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Low-Pass Filters

Consider the circuit shown in Figure 2.32. Note similarities to the RC circuit that
used to first understand the effects of a capacitor. The difference is that now we
going to apply an AC signal to the input rather than the step input we applied
25 I may just be a slow learner, but it took me a while to understand this leading
vs. lagging terminology
and what it really means. There isnt a magical time machine in a cap that makes
the current change
before the voltage; it is merely delaying the current change. Of course, if there
were a time machine in
there, wed have to call it a flux capacitor!
26 Like resistance, but not exactly; keep in mind that it is an analogy, a very
close one, but an analogy
nonetheless. This behavior is the result of the phase delay we discussed earlier.
Think way back to Chapter 1:
The mass doesnt have friction, but it feels the same as friction when you start to
move it. If you were
to move it back and forth at the right rate, you could get it to feel exactly like
friction. The shifting phases
in voltage and current create the same resistance effect when dealing with caps and
120 V
Cap-based low-pass filter.
Its About Time 49This circuit is known as a low-pass filter, and all you really
need to know to understand it is the voltage-divider rule and how a capacitor
reacts to frequency. If this
were a simple voltage divider, you could figure out, based on the ratio of the
resistors, how much voltage would appear at the output. Remember that the
cap is like a resistor that depends on frequency and try to extrapolate what will
happen as frequency sweeps from zero to infinity.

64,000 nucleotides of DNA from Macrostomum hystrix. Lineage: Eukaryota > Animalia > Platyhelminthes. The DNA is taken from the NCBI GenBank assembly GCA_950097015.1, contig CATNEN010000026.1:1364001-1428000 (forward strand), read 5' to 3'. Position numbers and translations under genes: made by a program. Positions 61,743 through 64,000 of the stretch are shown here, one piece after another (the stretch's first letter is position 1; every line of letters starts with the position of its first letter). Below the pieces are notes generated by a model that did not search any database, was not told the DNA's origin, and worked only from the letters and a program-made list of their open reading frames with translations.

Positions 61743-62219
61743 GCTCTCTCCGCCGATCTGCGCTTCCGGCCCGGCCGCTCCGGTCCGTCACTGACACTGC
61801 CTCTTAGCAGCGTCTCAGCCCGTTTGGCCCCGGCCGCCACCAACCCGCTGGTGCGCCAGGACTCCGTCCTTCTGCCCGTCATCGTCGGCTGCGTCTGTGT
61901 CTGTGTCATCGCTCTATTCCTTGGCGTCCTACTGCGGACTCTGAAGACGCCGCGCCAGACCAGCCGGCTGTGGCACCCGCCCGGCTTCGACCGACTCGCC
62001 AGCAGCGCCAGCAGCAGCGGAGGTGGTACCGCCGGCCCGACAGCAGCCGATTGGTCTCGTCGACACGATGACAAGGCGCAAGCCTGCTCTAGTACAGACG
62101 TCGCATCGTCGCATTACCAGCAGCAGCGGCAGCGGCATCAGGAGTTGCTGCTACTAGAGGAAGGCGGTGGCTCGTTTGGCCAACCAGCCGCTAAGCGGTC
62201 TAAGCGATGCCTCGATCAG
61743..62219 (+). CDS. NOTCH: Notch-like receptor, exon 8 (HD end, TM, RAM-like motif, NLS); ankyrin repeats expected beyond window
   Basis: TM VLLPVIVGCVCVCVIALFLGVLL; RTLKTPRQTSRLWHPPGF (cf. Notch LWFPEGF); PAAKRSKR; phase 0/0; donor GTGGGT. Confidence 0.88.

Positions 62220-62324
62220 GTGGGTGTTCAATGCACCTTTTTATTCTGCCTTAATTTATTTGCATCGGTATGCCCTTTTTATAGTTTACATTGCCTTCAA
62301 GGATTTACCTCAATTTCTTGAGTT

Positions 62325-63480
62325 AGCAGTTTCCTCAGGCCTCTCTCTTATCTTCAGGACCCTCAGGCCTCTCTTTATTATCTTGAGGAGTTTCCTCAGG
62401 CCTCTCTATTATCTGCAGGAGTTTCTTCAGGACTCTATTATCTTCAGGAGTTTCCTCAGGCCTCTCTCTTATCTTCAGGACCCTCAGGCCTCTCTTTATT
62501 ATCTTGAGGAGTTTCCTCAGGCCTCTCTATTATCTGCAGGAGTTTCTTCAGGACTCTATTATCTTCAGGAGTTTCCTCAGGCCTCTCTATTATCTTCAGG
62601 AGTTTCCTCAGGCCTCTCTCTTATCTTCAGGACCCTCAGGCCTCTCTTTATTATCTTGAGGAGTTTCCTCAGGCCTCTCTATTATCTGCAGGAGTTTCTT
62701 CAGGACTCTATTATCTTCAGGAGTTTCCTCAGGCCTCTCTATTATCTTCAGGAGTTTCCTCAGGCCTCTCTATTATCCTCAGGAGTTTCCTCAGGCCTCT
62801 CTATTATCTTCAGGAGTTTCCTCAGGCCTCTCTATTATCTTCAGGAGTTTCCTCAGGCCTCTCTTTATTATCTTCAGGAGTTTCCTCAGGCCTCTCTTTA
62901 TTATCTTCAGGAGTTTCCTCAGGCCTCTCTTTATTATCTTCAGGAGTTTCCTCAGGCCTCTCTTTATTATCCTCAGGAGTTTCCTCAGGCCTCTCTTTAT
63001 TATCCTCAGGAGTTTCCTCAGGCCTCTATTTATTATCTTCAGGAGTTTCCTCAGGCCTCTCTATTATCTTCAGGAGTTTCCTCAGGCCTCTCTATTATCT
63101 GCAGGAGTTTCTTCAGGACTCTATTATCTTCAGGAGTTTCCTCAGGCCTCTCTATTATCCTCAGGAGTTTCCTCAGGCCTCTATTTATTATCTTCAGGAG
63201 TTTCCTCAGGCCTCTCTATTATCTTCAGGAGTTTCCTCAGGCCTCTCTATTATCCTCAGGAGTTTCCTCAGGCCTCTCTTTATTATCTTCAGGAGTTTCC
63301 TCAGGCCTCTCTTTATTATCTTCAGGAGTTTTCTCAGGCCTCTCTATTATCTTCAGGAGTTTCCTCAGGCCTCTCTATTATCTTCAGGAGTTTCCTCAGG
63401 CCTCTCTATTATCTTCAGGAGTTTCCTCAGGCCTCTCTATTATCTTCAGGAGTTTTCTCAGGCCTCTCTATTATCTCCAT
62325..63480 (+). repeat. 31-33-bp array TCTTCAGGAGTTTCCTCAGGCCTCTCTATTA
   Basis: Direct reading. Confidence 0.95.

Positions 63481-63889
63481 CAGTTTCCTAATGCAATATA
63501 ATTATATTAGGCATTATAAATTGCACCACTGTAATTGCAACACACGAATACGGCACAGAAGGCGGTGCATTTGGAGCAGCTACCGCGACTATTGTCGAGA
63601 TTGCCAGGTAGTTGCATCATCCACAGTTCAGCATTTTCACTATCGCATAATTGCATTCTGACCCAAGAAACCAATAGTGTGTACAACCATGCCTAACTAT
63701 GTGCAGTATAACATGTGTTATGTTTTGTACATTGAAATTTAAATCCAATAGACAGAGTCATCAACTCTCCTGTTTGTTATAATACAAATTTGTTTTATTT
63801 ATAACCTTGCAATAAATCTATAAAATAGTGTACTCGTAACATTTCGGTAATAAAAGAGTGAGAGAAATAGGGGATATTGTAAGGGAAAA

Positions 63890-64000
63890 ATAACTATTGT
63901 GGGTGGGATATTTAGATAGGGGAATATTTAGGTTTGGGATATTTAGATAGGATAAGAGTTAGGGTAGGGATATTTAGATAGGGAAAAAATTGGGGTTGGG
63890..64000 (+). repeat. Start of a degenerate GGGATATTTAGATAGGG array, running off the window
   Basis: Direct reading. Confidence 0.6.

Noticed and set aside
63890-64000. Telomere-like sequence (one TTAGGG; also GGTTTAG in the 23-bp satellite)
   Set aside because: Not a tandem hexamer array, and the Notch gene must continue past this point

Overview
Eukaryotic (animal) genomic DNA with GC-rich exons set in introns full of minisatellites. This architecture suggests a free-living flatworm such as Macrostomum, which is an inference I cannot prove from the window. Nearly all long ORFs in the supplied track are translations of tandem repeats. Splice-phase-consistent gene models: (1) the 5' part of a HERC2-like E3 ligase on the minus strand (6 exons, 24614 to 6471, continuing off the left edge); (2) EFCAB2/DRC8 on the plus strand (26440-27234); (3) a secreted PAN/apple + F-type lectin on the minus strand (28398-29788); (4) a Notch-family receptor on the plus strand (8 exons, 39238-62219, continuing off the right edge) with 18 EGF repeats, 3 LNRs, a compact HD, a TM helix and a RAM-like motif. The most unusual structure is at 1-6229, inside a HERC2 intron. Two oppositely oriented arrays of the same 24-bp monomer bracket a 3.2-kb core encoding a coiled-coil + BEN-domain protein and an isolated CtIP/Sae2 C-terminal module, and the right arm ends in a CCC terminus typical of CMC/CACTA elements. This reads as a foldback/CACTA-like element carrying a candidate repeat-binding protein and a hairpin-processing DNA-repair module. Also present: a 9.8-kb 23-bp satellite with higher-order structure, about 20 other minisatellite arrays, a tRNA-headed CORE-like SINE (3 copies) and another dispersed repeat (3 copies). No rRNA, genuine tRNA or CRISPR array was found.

At low frequencies the cap doesnt pass much current, so the signal isnt affected
much. As frequency increases, the cap will pass more and more current, shorting
the output of the resistor to ground and dividing the output voltage to smaller
and smaller levels. There is a magic point at which the output is half the input.27
It is when the frequency equals 1/(2p RC). You might have noticed that this is the
same time constant that we used earlier when we first looked at caps. Kind of cool
when it all comes together, isnt it?
This is known as a low-pass filter because it passes low frequencies while reducing
or attenuating high frequencies. You can make a low-pass filter with an
inductor and resistor, too. Given that the inductor behaves in a way that is
opposite of a capacitor, can you imagine what that might look like? Have a
look at Figure 2.33.
Thats right; you swap the position of the components. Thats because the
inductor (being the opposite of a cap) passes the lower frequencies and blocks
the higher frequencies. It performs the same function as the low-pass RC circuit
but in a slightly different manner. You still have a voltage-divider circuit, but
instead of the resistor-to-ground changing, the input resistor is changing. At
low frequencies the inductor is a short, making the ground resistor of little
Inductor-based low-pass filter.
27 This is also known as the 3 db down point. I am avoiding decibels for now to
limit the amount of
knowledge that you need to assimilate.
50 CHAPTER 2 Basic Theoryeffect. As frequencies increase, the inductor chokes28 off
the current, reacting in
a way that makes the input element of the voltage divider seem like an increasingly
large resistance. This in turn makes the resistor to ground have a much
bigger say in the ratio of the voltage-divider circuit.
To summarize, in the low-pass filter circuits, as the frequencies sweep from low
to high, the cap starts out as an open and moves to a short while the inductor
starts out as a short and becomes an open. By positioning these components in
opposite locations in the voltage-divider circuit, you create the same filtering
effect. The ratio of the voltage divider in both types of filters decreases the
output voltage as frequencies increase. All this lets the low frequencies pass and
blocks the high frequencies. Now, what do you suspect might happen if we
swap the position of the components in these circuits?